Date Added: July 12, 2019 Research Partner: Billy Graham Evangelistic Association Element tested: Name Acquisition Form

Billy Graham Evangelical Association gets significant traffic to their Answers pages. At the bottom of these pages there is an opportunity for people to sign up to receive the BGEA newsletter. We hypothesized that presenting that acquisition opportunity in a different way might increase conversion and name acquisition for the organization. To test this, we developed a pop-up/exit-intent pop-up that appeared on desktop (and a mobile slide-up). Knowing that a lot of the people coming to the Answers pages were returning visitors, and that a forced pop-up on a page can cause a poor user experience, we delayed the pop-up from appearing until after a person had been on the page for 30 seconds. If they exited prior to that time and seeing the pop-up, we would then trigger an exit-intent pop-up. In addition to this, we also put a rule on the pop-ups to only show every third visit.

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24.7% lift How adding value proposition copy on a homepage can impact member conversion

Date Added: July 12, 2019 Research Partner: Focus on the Family Element tested: Name Acquisition Copy

On the homepage of the Adventures in Odyssey website, people have the opportunity to become a member (sign up for the Adventures in Odyssey club). When we looked at the page, we hypothesized that there wasn't clarity in what people were signing up for, or a clear call-to-action. The homepage communicated what the benefits/incentives of being a member were, but it didn't tell a visitor coming to the website why a person should become a member. We developed a treatment that added value proposition to the homepage prior to explaining the benefits of the membership. We also added a call-to-action at the bottom of the benefits section in an effort to increase member sign-ups from the homepage.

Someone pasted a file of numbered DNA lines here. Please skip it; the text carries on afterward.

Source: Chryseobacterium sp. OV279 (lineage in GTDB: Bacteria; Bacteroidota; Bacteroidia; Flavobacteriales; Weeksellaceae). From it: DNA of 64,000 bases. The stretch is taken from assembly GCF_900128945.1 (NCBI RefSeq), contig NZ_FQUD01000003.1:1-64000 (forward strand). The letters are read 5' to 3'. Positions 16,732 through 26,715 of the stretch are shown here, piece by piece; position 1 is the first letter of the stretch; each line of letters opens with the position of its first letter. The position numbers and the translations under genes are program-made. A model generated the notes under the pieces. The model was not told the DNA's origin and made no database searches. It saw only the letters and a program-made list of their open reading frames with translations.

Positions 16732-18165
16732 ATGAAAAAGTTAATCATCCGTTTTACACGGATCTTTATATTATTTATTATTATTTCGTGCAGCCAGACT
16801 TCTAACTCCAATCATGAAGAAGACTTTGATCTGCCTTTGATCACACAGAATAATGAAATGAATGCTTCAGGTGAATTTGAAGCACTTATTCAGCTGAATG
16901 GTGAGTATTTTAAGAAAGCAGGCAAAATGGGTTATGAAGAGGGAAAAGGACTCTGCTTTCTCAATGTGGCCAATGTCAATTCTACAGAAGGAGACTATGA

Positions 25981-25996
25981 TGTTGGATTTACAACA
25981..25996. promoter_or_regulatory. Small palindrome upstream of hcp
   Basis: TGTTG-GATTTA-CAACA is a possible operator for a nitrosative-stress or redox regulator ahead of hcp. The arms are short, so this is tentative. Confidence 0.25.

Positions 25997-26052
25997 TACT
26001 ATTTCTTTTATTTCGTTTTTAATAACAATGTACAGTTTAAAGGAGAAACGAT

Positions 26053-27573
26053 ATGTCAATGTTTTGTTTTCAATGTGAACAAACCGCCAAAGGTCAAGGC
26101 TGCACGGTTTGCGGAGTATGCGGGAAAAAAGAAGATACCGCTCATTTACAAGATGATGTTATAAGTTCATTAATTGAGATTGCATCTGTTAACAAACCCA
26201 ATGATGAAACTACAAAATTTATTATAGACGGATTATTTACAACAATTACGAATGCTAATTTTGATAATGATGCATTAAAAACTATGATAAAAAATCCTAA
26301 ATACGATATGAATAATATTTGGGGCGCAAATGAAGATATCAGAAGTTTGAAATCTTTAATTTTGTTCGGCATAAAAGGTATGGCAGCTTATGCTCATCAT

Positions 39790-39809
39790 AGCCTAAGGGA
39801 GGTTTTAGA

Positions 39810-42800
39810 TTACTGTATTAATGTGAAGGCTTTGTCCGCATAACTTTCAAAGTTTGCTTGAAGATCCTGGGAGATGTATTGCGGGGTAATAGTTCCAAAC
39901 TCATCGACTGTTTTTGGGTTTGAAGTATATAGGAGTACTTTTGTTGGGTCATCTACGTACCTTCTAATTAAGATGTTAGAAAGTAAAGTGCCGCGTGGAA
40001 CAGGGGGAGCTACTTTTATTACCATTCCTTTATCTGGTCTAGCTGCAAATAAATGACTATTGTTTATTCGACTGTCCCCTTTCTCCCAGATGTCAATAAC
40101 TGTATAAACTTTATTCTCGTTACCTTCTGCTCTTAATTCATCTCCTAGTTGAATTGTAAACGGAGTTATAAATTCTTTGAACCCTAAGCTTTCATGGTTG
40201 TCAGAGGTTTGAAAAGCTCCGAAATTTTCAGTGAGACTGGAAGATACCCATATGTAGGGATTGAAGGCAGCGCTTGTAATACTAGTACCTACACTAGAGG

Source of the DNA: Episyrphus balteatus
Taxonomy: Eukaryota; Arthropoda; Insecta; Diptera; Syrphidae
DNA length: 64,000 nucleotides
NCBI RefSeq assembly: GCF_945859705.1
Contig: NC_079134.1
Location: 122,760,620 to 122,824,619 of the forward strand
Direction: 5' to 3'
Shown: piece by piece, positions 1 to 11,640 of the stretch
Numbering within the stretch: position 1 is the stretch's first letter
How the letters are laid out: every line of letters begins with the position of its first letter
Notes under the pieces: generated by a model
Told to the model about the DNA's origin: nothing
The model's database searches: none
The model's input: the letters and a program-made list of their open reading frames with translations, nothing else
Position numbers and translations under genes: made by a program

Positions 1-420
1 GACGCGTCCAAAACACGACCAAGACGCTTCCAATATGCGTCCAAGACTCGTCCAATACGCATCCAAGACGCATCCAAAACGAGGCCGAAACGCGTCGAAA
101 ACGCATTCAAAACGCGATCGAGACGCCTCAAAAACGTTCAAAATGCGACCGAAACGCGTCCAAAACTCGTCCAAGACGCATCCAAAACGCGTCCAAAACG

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64.3% lift How location based imagery affects click-through rate of a Facebook Ad campaign

Date Added: July 12, 2019 Research Partner: NextAfter Element tested: Advertising

In this experiment, we were advertising online fundraising workshops hosted by NextAfter Institute. Each specific location had it's own geo-targeted Facebook Ad campaign. The intention was to keep the workshop in their mind during the course of the sales period and drive them back to the landing page to consider attending. We knew our sample size would be too small to optimized for ticket sales, but we hoped to run an experiment to optimize our landing page click-throughs. The control ads used a picture of a course instructor teaching in a room full of attendees. Common advertising recommendations are to use people in imagery to make it relatable. But we wondered if using images specific to someone's city would actually be more a powerful driver to show that the training was more specific and local to them.

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38.0% lift How the value proposition of a donation page affects donor conversion

Date Added: July 12, 2019 Research Partner: Dallas Theological Seminary Element tested: Name Acquisition Copy

DTS was running an experiment on their Acts course donation page that centered around the value proposition of the page. This copy treatment has been tested and validated on the Genesis course, but the last time it was tested, it was tested with the additional removal of the premium from the page. In order to isolate the value proposition copy variable, we've retested this with the premium on both the control and treatment, with the only change being the body copy.